By mena.tv June 22, 2020
Malaysia-headquartered video streaming platform iflix is in talks for a sale to avoid a looming debt crisis and has appointed distressed asset specialists to its board of directors after the departure of its two co-founders, DealStreetAsia has learnt.
Sources from within iflix and in the industry told DealStreetAsia that the on-demand video platform is targeting to close a deal by the end of the month.
The shortlist of potential acquirers is believed to include companies based in Greater China.
Patrick Grove, who was chairman of iflix until as recently as 2019, resigned from the board on April 9 this year, according to regulatory filings obtained by DealStreetAsia.
Luke Elliott, another co-founder of iflix, also stepped down from the company's board the same day.
Grove and Elliott are also co-founders of Catcha Group, iflix's major shareholder. Two other iflix directors also resigned on April 9 - David Nairn and Mark Andrew Licciardo.
On May 7, just under a month after Grove and Elliott's departure, iflix appointed Ryan Shaw and John Zeckendorf to its board.
Shaw and Zeckendorf are principals of Australia-based Mandala Asset Solutions, which describes itself as "experts in distressed asset situations."
Those board changes occurred as iflix comes ever closer to a July 31 deadline for completing an initial public offering (IPO), failing which holders of just over $47.5 million of convertibles could force the company to repay them. Given that the typical IPO process can take weeks after the public lodgement of a preliminary prospectus, iflix's listing window is extremely narrow, if not already closed.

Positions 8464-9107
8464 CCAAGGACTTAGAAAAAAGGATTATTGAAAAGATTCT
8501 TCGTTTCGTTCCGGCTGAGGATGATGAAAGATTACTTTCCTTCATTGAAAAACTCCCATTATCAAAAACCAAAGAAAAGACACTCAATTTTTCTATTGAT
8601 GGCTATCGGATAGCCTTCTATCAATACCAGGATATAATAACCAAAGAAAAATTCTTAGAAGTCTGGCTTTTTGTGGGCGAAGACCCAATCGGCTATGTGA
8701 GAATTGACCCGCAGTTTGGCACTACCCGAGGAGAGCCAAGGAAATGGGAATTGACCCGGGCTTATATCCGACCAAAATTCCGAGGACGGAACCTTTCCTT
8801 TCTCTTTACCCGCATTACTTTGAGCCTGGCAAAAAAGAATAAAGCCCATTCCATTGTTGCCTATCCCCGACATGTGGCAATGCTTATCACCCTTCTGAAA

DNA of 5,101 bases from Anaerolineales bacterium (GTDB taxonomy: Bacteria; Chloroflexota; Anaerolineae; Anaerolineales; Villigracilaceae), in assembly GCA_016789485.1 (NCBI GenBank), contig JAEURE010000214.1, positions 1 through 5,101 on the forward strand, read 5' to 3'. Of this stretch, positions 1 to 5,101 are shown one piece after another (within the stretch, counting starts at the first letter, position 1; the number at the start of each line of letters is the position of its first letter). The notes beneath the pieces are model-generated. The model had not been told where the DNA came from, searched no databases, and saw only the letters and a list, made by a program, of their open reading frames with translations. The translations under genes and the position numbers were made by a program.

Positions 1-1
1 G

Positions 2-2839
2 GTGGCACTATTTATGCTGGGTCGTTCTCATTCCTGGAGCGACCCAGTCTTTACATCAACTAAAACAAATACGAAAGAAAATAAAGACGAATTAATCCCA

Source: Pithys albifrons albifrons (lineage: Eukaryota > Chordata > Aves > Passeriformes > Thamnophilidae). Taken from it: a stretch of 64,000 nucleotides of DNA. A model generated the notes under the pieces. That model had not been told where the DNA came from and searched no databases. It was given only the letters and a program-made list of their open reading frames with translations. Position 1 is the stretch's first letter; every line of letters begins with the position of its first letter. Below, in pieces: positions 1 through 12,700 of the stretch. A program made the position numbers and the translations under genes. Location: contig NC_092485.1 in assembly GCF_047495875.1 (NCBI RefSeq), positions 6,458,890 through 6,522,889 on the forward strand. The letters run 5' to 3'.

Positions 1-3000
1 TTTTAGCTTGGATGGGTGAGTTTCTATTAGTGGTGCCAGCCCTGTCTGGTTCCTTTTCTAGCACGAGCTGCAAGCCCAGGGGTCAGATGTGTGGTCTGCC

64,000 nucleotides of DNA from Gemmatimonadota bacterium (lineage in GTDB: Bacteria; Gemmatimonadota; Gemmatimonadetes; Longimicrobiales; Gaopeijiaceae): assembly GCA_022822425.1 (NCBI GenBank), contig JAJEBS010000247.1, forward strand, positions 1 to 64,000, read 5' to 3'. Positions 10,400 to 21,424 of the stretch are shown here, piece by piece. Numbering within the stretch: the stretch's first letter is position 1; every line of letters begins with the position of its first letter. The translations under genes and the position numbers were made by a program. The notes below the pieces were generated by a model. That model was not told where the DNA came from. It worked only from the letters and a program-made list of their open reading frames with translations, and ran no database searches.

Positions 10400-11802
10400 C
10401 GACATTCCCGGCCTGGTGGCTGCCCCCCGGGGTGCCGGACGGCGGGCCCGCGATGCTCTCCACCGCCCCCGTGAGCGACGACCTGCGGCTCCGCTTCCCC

The company could tip into insolvency if the deadline arrives and the convertible holders exercise their redemption option. As at September 2019, iflix had just $12.7 million of cash reserves.
The company reported a net loss of $158.1 million in 2018 as its operations burnt through $25.5 million of cash, resulting in a net liability position of $68.6 million as at end-2018.
That included $77.7 million of negative working capital. In September 2019, the company estimated that it would only have enough capital for ongoing corporate and administrative overheads until November 30, 2019.
iflix has not announced any additional funding since then. The prospects at iflix are dire enough that investor Surya Citra Media (SCM) decided as of December 31, 2019, to fully impair its investment in iflix, taking a 98.62 billion rupiah ($7 million) hit in doing so.